Hardening Off Seedlings

Acclimating Young Plants to the Outdoors

Seedlings grown from seed and nurtured in a controlled indoor environment and to a lesser extent those purchased from nurseries are generally not acclimated to the outdoor environment. They are in a sense 'fragile and tender'.


Hardening off is a simple process of gradually acclimating these tender young plants to the ravages of Mother Nature, in order to ensure their survival in the grown up plant world.

The seedlings are accustomed to a steady temperature, light supply, gentle or very little breeze and basically no environmental stress or disturbances that they will experience in the real world. Temperature extremes, rain, wind and so forth are to be expected in the outdoor realm. Hardening off allows the plants to toughen up and hone their natural defenses.

You can begin the hardening off process indoors by aiming a fan on them, set at a very low setting, a gentle breeze for several hours each day for about a week. After this, place seedlings outdoors in their original containers where they will receive direct sunlight and some wind daily for a week, possibly more. Progressively lengthen the duration they spend outside each day, moving them back indoors at night.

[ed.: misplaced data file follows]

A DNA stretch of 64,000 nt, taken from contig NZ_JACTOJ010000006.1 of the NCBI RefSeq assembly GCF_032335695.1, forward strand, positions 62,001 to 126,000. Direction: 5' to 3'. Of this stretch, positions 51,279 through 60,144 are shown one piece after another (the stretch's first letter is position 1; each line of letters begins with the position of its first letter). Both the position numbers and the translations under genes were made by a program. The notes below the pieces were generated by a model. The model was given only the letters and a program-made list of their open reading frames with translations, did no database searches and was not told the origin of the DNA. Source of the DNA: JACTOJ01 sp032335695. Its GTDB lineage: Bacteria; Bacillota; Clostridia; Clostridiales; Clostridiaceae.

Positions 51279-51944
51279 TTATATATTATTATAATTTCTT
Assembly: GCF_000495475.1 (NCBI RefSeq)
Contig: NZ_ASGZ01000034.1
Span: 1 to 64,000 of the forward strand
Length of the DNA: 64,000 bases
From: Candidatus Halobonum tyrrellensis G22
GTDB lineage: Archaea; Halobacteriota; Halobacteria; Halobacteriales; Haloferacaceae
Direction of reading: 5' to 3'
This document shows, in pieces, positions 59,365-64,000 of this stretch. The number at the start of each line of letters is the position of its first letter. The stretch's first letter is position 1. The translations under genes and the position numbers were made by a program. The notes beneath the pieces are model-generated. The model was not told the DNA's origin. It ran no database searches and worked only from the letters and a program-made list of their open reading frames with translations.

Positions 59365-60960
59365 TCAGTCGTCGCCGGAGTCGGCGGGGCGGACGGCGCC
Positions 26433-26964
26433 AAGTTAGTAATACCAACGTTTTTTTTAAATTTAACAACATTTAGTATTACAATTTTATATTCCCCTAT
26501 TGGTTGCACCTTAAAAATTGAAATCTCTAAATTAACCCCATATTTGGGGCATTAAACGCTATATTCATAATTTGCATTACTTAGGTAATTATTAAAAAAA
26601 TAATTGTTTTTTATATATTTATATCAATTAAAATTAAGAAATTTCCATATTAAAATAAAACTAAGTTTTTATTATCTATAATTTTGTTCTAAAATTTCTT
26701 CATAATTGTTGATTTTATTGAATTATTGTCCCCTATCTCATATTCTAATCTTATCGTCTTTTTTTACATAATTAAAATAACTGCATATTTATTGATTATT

Some gardeners like to put the seedlings in an open box. This is not absolutely essential but is helpful. Moving the plants back and forth, in and out is easier this way.

After a few days, when the seedlings have been left outside for an entire day, move them into full sunlight for a few hours daily gradually increasing this duration as well. After a little more than a week, assuming the calendars last frost date has passed for your region you can plant them in their permanent homes within your garden or landscape.


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